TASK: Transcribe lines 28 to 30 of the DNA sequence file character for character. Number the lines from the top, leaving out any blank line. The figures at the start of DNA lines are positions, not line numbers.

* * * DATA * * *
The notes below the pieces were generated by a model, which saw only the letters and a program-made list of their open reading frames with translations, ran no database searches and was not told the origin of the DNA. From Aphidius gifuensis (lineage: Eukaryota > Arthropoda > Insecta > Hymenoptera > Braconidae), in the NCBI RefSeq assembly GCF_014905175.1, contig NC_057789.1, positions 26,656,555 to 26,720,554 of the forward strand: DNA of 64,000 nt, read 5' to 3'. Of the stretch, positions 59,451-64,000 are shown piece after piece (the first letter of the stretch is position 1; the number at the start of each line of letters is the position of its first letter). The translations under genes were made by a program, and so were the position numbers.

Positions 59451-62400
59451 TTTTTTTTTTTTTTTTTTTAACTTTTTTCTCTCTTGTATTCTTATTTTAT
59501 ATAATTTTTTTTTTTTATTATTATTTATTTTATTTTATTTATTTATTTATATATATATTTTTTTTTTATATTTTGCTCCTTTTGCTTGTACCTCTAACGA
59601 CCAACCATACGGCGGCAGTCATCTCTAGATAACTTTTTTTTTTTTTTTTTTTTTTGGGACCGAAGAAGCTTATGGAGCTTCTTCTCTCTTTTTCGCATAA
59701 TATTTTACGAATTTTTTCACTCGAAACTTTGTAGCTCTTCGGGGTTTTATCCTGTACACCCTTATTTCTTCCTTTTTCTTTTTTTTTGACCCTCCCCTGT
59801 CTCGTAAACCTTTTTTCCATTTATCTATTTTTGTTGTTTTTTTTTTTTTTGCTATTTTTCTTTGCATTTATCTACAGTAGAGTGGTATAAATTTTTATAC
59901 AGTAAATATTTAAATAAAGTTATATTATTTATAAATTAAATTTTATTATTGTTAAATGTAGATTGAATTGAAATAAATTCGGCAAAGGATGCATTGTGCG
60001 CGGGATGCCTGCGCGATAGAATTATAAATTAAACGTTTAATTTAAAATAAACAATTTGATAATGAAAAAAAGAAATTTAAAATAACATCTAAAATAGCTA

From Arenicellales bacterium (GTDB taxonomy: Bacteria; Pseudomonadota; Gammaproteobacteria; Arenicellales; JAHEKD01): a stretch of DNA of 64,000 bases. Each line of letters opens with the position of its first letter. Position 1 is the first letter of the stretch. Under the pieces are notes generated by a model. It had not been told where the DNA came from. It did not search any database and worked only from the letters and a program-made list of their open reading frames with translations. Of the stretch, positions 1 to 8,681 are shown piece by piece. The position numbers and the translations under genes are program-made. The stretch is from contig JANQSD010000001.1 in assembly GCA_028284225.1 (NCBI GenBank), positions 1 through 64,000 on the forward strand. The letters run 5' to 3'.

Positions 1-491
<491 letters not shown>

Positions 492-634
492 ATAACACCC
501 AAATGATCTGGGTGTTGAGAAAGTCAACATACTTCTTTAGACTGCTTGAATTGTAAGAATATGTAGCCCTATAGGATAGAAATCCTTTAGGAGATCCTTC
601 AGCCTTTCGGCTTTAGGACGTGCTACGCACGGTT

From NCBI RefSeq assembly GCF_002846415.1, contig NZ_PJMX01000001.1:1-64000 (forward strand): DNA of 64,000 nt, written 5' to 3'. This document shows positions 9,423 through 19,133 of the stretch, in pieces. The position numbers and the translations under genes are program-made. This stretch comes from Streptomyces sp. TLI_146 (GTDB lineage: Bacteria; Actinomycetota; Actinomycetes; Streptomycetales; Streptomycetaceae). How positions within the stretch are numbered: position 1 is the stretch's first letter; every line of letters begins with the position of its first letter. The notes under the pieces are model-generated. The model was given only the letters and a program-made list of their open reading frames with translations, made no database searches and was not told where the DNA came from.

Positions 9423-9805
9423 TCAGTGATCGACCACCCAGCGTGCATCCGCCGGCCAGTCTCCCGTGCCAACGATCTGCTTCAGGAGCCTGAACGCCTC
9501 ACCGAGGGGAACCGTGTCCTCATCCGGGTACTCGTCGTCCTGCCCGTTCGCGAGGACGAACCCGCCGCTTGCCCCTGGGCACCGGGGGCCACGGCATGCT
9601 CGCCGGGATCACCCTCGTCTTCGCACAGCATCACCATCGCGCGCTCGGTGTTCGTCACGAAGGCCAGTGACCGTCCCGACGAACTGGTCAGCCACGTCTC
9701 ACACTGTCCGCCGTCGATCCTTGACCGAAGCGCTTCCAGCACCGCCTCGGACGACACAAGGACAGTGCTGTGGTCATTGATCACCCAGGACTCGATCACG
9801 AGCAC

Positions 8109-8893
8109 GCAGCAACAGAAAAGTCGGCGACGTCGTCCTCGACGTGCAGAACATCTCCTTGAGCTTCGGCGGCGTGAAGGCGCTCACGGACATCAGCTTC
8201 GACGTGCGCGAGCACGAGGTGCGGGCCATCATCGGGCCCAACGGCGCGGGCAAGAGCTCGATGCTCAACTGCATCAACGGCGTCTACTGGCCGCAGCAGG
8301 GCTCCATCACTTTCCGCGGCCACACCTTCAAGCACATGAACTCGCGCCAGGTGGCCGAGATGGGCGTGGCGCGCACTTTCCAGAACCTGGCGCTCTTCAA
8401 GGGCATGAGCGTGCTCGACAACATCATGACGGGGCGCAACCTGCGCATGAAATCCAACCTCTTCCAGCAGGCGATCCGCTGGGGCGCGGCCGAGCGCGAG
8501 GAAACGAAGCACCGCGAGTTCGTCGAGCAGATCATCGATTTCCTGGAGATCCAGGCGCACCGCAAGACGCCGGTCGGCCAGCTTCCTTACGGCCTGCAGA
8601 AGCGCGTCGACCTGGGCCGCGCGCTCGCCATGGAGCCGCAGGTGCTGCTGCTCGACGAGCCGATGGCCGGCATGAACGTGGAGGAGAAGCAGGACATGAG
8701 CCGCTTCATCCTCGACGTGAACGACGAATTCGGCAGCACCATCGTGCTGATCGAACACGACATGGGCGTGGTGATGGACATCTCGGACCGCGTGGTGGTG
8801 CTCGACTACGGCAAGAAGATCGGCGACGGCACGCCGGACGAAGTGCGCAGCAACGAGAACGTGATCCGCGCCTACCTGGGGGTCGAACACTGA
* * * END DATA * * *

8401 GGGCATGAGCGTGCTCGACAACATCATGACGGGGCGCAACCTGCGCATGAAATCCAACCTCTTCCAGCAGGCGATCCGCTGGGGCGCGGCCGAGCGCGAG
8501 GAAACGAAGCACCGCGAGTTCGTCGAGCAGATCATCGATTTCCTGGAGATCCAGGCGCACCGCAAGACGCCGGTCGGCCAGCTTCCTTACGGCCTGCAGA
8601 AGCGCGTCGACCTGGGCCGCGCGCTCGCCATGGAGCCGCAGGTGCTGCTGCTCGACGAGCCGATGGCCGGCATGAACGTGGAGGAGAAGCAGGACATGAG